This was no ordinary injury vigil because Jackson is no ordinary player, and he’s about to earn life-altering money, either from the Ravens or another team. With hundreds of millions of dollars at stake, some observers inevitably wondered if Jackson was refusing to play hurt because he worried about his wallet.
Ravens coach John Harbaugh painted an optimistic picture, initially suggesting Jackson would miss just a week or two after he limped to the locker room on the first Sunday of December. Harbaugh’s updates grew more cryptic over time, but he maintained that Jackson had a good chance to be back for the playoffs. Thus the disconnect when Jackson took the extraordinary step of providing his own medical update three days before the Ravens would face the Cincinnati Bengals in the wild-card round of the playoffs.
“There is still inflammation surrounding my knee and my knee remains unstable,” the 2019 NFL Most Valuable Player wrote to his 1.1 million Twitter followers. “I’m still in good spirits, as I continue with treatments on the road to recovery. I wish I could be out there with my guys more than anything but I can’t give a 100% of myself to my guys and fans I’m still hopeful we still have a chance.”
Suddenly, the discourse around Jackson went nuclear, with some fans, teammates and former players empathizing while others suggested he could and should do more to rescue the Ravens.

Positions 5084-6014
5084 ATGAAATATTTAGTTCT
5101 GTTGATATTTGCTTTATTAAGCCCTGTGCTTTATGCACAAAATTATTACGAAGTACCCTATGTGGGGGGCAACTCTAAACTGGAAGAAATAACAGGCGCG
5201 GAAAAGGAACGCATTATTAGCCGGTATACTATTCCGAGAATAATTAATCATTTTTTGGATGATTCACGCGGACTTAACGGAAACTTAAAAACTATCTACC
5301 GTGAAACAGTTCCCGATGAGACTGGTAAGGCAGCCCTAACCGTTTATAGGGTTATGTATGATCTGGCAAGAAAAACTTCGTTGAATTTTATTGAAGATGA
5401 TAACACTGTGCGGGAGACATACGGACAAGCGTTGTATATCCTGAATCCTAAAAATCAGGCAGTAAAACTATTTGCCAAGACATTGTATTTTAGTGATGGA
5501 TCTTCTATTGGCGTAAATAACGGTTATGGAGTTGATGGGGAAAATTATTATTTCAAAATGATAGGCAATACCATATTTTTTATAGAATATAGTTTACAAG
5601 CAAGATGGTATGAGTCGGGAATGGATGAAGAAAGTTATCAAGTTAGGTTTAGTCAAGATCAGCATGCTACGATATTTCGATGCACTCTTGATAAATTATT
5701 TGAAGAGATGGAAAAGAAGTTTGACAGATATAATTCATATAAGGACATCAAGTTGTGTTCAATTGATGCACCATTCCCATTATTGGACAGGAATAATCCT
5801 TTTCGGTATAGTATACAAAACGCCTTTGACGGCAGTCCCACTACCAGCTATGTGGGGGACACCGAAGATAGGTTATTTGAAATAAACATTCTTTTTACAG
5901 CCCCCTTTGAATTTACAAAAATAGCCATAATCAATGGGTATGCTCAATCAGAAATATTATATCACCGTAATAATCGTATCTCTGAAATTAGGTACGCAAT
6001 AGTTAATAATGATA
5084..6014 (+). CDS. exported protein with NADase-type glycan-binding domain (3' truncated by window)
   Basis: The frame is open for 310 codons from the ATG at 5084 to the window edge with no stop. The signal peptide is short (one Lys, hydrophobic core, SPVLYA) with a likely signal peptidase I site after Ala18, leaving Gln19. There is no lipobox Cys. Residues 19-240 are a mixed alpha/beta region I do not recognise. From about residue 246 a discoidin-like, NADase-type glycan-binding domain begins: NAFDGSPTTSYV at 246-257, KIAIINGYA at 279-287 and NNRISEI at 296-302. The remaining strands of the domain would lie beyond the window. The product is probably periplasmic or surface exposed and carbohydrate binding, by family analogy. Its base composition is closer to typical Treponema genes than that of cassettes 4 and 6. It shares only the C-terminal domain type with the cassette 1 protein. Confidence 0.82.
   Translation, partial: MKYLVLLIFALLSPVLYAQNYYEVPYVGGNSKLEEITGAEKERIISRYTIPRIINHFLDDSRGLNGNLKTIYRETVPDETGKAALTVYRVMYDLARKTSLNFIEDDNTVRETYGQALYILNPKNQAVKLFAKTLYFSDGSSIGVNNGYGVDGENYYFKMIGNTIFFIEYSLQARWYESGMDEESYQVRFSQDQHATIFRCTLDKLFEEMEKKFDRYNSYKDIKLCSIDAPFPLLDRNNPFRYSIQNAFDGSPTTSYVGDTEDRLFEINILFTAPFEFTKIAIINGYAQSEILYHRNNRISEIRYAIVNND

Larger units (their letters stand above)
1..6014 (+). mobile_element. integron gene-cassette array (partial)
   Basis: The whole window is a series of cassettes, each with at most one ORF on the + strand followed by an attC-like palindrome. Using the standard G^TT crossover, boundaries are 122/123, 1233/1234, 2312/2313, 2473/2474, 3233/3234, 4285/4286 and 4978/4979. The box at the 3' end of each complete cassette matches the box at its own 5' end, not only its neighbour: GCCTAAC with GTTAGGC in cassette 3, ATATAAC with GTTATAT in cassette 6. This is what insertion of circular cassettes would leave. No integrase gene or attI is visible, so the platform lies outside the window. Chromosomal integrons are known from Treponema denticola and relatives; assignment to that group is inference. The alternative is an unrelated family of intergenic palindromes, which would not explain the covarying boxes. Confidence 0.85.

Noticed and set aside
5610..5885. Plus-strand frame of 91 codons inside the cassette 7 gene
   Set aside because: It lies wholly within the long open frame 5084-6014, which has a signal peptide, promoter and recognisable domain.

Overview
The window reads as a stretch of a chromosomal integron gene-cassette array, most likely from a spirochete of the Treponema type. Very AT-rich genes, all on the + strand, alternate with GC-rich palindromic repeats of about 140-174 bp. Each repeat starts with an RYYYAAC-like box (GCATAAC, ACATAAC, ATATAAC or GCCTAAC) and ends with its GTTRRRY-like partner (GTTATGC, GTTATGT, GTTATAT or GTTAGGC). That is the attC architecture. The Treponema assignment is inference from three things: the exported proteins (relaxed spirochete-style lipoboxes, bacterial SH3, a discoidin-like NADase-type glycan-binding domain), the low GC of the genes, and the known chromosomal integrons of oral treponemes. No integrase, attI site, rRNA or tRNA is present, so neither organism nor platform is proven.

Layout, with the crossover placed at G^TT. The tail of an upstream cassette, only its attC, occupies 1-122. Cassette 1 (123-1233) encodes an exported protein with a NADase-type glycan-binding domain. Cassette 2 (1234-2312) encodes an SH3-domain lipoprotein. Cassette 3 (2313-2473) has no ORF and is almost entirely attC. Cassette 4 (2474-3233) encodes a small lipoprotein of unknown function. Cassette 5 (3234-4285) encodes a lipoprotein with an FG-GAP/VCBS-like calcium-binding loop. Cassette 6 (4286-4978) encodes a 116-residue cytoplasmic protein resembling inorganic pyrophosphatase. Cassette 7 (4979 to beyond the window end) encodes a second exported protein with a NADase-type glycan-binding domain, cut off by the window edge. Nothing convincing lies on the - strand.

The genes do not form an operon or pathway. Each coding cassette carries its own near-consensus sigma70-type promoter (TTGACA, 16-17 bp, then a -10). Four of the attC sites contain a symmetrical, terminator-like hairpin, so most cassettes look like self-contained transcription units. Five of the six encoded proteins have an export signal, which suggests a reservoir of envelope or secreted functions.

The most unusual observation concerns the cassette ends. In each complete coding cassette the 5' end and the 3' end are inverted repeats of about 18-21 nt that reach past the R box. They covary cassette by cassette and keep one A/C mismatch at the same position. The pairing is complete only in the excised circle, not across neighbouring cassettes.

“It’s the playoffs; you’re three games away [from the Super Bowl],” chided former NFL quarterback Michael Vick, one of Jackson’s boyhood heroes, on Fox’s NFL pregame show. “Put a brace on it. Get it going.”
Jackson’s former Ravens teammate Robert Griffin III fired back, noting that his career was never the same after he attempted to play hurt at the end of his rookie season in 2012.
“This is why you don’t just put a brace on it and play,” Griffin wrote on Twitter, accompanied by a photo of him stumbling with a brace on his knee. “Played with no ACL and LCL for my brothers/team changed the trajectory of my career. Hindsight is 20/20. I didn’t have the luxury of that. Lamar does. He is DOING THE RIGHT THING.”
Former Ravens defensive coordinator Rex Ryan chimed in on ESPN to say Jackson has played his last game for the team. “This organization has a business model; they stay with it,” he said, predicting the Ravens will trade Jackson for at least two first-round picks. “They value draft picks. They also develop players. That’s what this organization does. And if I’m a betting man, I think that’s going to happen.”
Most Ravens offered minimal comments on Jackson as the team prepared for its playoff matchup with the Bengals, but wide receiver Sammy Watkins was an exception, telling The Washington Post, “I hope he hobbles back out there.”